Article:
Thanks

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Re: 86 gl1200 starts without key

Postby nsjoe » Sun Jan 02, 2011 12:40 pm

Sorry you're out the money on the "new" regulator. You can get the original Honda part (#13) here:

http://www.hdlparts.com/fiche_section_d ... &fveh=3444

$180 is alot, but at least you would know it was an original part. I'm sure someone will chime in with aftermarket parts. I saw some good writeups on an aftermarket regulator, but since I sold my 1200, I didn't save the info.

Did you replace the old unit just because of the burnt wires? If so, you may try wiring the old unit in place and checking to see that everything is operating correctly. As long as you are satisfied with the wiring, it will probably be alright. My personal opinion is that the unit is 24 years old and should be replaced....but that's me.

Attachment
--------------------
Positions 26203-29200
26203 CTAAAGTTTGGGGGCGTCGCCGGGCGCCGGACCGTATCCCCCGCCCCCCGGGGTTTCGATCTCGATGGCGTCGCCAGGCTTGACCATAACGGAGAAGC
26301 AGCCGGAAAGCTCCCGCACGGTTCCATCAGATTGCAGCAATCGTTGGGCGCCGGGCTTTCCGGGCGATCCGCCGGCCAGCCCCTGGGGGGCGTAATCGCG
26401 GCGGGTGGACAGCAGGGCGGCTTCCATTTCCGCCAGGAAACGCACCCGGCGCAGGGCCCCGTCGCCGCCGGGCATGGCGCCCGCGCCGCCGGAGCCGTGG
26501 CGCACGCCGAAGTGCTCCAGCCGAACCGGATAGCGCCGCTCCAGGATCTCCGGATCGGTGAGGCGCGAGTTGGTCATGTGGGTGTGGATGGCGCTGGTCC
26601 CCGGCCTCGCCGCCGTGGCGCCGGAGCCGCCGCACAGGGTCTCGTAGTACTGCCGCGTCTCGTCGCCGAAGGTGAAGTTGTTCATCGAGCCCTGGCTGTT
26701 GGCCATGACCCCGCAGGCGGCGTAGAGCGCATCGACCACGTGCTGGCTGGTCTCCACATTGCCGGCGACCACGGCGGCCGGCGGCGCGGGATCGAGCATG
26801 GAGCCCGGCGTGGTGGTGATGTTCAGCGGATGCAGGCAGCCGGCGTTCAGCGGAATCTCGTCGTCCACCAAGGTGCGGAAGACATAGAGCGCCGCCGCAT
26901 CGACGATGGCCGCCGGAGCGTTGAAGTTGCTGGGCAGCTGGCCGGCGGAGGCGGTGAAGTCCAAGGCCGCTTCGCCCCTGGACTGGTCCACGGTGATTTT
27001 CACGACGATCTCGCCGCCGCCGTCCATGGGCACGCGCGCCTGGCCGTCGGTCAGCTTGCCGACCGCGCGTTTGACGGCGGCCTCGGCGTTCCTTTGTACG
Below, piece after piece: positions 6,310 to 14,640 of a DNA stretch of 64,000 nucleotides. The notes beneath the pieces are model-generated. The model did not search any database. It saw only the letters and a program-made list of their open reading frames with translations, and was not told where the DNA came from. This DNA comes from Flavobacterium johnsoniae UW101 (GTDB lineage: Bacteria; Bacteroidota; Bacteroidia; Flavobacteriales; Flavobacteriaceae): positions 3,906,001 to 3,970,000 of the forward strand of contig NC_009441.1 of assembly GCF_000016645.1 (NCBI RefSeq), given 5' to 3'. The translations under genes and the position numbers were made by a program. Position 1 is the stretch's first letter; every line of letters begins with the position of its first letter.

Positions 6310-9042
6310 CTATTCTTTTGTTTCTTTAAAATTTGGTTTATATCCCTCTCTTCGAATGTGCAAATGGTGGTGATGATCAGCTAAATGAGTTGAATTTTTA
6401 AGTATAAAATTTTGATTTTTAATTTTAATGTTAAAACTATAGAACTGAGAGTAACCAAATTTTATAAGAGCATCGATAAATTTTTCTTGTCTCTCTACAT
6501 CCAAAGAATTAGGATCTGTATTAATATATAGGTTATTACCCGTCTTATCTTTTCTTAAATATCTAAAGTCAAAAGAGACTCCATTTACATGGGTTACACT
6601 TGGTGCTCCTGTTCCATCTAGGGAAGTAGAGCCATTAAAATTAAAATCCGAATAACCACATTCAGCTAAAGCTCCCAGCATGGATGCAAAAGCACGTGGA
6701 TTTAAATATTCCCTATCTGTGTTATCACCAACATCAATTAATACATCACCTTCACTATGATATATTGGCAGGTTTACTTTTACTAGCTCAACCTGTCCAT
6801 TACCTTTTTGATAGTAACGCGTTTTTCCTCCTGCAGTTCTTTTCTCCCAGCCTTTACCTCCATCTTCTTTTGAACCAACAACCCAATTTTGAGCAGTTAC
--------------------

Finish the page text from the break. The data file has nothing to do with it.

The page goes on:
You want advice from WingAdmin on opening the new unit to find the fault, not from me.

Joe
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WingAdmin
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Re: 86 gl1200 starts without key

Postby WingAdmin » Sun Jan 02, 2011 2:25 pm

The regulator on the 1100 is potted, I suspect the same is true on the 1200 - which means you can't open it, the components are encased in epoxy, it's not serviceable.

That said, when regulators fail, they normally fail one of two ways: wide open, feeding 48 VAC from the alternator directly into the 12 volt bus (this is bad), or closed, where they just put out nothing at all. Very rarely do they fail "somewhat" - so if your old regulator is still working and charging the battery (despite the condition of the connectors), I'd say wire it in and call it a day.